“Nobody rose in Packingtown by doing good work… The man who minded his own business and did his work – why, they would ‘speed him up’ till they had worn him out, and then they would throw him into the gutter.” When these words were penned in 1905, as part of Upton Sinclair’s novel The Jungle on the horrific conditions in Chicago’s slaughterhouses, the stir they caused stretched all the way to the White House.
Yet the consequent revolution in food safety law did little to improve things for the packers themselves. Furthermore, the new laws gave an advantage to large meat processing operations that could more easily absorb the added costs – emphasising a reality that Covid-19 has once more exposed: that animal life is not the only expendable commodity in the modern meat industry; workers are, too.
As the pandemic has swept the globe, it has passed with particular virulence through the world’s meat-packing plants. In the US, more than 17,000 cases and nearly 100 deaths linked to meat-processing facilities were recorded in April and May alone, according to a report from the Centers for Disease Control and Prevention.
In Brazil, where total cases are second only to the US, a study by the Public Ministry of Labour showed infections in the south and centre of the country clustered around towns with meat plants. Even Germany, which has been lauded for its approach to tackling Covid-19, has endured an “existential crisis” at a Tönnies abattoir, with more than 1,300 infections among 2,000 staff. (Though these are by far not the only examples, with nations from Canada to Wales recording meat-industry hotspots.)
The proximity between workers as they stand for hours, dismembering carcasses, is partly responsible for the scale of the spread. Yet so, too, is the more general disregard for regulation and welfare common across the industry: from the low pay and mental-health problems suffered by slaughterhouse workers, to livestock farming’s vast greenhouse gas emissions, to the continued caging of animals in extreme confinement, to the overuse of antibiotics (which is now threatening human antimicrobial resistance) and industrial farms’ role as a breeding ground for zoonotic infections (a new strain of swine flu was identified in China in June).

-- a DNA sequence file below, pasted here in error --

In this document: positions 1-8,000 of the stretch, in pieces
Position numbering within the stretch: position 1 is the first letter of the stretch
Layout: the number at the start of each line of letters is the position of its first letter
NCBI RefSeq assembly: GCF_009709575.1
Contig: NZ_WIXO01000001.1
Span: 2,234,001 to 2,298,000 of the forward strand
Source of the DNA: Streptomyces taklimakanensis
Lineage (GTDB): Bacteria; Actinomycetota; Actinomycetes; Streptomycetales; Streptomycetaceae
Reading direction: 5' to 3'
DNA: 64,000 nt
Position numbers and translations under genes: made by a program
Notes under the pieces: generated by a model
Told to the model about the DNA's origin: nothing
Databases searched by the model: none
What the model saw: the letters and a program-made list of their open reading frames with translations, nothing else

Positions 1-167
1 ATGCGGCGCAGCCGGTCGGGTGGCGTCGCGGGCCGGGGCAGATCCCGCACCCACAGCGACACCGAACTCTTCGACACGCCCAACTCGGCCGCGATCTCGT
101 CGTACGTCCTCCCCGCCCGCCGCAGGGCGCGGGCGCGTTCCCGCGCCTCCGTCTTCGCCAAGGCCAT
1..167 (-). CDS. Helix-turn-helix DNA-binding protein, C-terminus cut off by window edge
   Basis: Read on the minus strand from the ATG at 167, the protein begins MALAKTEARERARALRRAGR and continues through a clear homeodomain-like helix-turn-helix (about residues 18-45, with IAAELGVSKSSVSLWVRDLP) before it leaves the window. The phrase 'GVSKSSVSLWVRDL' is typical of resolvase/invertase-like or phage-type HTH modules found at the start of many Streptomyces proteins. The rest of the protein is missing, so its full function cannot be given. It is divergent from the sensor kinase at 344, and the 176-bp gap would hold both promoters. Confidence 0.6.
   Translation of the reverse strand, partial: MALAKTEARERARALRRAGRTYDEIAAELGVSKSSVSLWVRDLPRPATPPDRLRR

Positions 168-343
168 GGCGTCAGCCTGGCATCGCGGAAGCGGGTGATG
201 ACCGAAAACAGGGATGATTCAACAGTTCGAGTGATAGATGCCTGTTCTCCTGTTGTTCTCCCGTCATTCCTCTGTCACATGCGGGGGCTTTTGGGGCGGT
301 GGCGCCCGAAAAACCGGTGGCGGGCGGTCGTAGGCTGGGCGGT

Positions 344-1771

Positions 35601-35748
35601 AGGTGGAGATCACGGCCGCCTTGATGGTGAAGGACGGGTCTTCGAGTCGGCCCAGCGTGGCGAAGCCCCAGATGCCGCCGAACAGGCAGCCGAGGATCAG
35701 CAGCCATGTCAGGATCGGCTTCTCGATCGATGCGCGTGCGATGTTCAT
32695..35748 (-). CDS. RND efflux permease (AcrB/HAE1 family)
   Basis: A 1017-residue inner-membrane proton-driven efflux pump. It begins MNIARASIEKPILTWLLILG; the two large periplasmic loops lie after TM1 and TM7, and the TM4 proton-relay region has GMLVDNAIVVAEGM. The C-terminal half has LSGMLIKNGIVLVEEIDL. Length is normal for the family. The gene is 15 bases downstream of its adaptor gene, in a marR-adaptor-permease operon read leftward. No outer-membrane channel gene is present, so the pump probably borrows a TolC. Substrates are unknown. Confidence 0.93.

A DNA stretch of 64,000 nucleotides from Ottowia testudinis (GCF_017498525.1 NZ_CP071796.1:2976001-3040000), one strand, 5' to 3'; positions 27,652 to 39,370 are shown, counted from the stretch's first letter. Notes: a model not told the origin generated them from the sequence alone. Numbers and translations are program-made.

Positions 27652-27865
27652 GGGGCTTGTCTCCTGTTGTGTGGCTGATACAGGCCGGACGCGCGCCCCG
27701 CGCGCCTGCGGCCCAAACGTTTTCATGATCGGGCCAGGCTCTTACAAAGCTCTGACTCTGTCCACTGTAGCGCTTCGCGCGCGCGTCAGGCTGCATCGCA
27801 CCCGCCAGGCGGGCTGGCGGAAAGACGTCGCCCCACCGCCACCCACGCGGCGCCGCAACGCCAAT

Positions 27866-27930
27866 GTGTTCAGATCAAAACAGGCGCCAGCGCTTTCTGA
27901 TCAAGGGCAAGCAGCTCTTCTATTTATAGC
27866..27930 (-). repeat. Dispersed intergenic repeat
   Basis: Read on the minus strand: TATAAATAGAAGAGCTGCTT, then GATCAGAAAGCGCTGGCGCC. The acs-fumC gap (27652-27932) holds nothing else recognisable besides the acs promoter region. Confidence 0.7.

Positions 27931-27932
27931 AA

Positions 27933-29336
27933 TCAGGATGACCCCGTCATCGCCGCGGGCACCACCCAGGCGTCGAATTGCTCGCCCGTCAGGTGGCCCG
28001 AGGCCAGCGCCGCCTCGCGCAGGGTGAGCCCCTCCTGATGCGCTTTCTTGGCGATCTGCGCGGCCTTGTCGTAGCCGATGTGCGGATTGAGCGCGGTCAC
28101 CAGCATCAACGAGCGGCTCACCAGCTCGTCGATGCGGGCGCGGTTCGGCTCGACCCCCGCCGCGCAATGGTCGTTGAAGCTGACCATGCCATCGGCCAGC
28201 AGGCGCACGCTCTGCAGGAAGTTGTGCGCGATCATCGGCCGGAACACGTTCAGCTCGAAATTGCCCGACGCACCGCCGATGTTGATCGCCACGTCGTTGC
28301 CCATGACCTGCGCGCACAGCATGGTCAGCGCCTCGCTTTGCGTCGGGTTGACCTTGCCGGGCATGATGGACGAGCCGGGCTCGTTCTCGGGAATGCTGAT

The pandemic has shed new light on some of these abuses, such as exploitative working conditions and overcrowded accommodation for Europe’s migrant meat-workers, as a new study by the European Federation of Food, Agriculture and Tourism Trade Unions has detailed. And it has created new opportunities for wrongs to arise.
An investigation by Jane Mayer for the New Yorker has shown how food-shortage scares during the pandemic have been used to further deregulate the already scantily protected US industry. “The Labor Department released [a]… statement that all but indemnified companies for exposing workers to Covid-19,” Mayer wrote, and have meat firms have benefited from waivers authorising them to increase the number of birds that workers must process per minute.